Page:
She wrote frankly about women’s independence, sexuality and aging. She sparked a riot at the Moulin Rouge in 1907 when she performed a lesbian love scene in a pantomime. She was nominated for the Nobel Prize in Literature in 1948. She wrote the book Gigi, which was adapted for the stage where she personally selected a then-unknown Audrey Hepburn for the leading role in 1951. The book then became an MGM musical that won nine Academy Awards in 1958 (including Best Picture). When she died, Colette was the first woman in France to be given a state funeral.

But before all that, Colette married a bully named Willy (Dominic West). Over a decade her senior, Willy was a popular writer who put out music reviews, stories and novels. Quite a bit were written by other people in a factory system where Willy provided the brand, but others produced the work. He compelled his wife to join the team, asking her to mine her childhood experiences so he could publish them under his name. Once the Claudine books became popular, he would lock Colette in a room until he was satisfied she had written enough.

The movie tells the story of Colette’s time with Willy and traces an arc from her awkward introduction into Paris salon society to an eventual break with the abusive hack and first steps toward an independent life.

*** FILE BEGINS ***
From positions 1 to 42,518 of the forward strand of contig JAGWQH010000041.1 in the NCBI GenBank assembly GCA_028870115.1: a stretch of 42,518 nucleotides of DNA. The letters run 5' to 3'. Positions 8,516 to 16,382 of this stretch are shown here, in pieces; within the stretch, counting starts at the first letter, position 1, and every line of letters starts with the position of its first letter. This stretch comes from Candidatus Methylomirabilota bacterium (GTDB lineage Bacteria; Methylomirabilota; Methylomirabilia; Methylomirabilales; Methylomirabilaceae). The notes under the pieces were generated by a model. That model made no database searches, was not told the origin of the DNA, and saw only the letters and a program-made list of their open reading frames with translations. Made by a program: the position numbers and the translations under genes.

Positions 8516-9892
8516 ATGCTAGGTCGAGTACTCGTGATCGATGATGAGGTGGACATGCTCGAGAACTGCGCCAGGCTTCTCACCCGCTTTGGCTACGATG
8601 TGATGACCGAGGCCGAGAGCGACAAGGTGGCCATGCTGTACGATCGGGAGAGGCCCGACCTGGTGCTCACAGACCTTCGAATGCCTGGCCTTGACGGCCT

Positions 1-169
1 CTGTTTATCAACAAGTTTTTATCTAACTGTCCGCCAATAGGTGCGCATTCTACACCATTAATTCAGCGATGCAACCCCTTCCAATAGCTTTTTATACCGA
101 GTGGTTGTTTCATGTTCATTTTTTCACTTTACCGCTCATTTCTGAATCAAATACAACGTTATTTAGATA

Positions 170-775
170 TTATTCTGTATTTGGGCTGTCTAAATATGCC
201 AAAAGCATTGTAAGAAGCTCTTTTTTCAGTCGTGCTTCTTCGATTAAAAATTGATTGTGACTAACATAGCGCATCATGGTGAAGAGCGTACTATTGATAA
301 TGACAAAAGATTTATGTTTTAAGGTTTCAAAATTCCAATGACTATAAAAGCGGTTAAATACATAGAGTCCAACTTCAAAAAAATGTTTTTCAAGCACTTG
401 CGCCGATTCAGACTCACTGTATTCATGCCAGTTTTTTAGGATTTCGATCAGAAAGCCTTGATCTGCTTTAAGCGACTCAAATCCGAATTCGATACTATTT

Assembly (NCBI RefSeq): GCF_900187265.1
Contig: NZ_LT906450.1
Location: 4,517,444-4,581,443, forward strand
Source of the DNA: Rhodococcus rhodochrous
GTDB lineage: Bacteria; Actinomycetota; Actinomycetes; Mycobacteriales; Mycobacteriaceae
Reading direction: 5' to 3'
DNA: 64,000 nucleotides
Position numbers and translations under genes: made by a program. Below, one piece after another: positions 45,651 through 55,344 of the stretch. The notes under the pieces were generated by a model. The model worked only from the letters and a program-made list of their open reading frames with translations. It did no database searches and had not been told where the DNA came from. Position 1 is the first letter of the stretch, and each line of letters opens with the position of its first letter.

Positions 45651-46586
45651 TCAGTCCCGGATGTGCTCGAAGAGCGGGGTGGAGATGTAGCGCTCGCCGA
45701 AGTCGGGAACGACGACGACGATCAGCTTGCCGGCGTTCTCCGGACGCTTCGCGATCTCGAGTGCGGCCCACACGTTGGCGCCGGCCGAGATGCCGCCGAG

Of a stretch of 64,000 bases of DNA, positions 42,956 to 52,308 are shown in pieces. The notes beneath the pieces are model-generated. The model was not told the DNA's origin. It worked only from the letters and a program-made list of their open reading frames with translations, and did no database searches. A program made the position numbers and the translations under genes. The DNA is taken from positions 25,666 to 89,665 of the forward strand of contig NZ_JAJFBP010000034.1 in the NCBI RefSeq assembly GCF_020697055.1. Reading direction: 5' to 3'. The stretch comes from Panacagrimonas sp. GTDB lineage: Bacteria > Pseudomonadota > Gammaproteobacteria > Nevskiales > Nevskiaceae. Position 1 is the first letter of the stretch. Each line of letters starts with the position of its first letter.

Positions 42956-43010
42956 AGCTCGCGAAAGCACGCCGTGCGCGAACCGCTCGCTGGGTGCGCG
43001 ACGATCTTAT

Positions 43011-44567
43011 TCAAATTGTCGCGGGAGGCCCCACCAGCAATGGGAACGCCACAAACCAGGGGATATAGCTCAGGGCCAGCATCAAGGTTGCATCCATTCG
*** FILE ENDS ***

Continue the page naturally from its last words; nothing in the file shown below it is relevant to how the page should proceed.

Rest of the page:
Knightly is masterful inhabiting the multifaceted Colette, using her eyes to hint at the hurt she’s experiencing while wielding a bold bravado as a shield in her constant verbal fencing matches with her husband. West presents as a believable blowhard—initially charming, then volatile, narcissistic, abusive, and ultimately self-pitying, sniveling and weak.

Given the breadth of Colette’s life and its many acts, it makes sense that director Wash Westmoreland would focus on a distinct part of it. However, because of his desire to give screen time to so many of the big Personalities of the Belle Époque and to keep the focus squarely on the time period of the Colette/Willy relationship, the movie seems simultaneously thinly-sketched and agonizingly long. With so much of the movie involving Colette being shit on, the movie verges on indignity porn. How much can this woman take, before she snaps?

But when she snaps…it’s so good. Oscar-bait good.

Given this week, I’d have vastly preferred it if more of the movie had focused on the glorious and adventurous life Colette led after she dumped Willy and struck out on her own. But, even so, it’s a story of liberation and the claiming of a woman’s power. Something that’s needed.

I just hope there’s a sequel.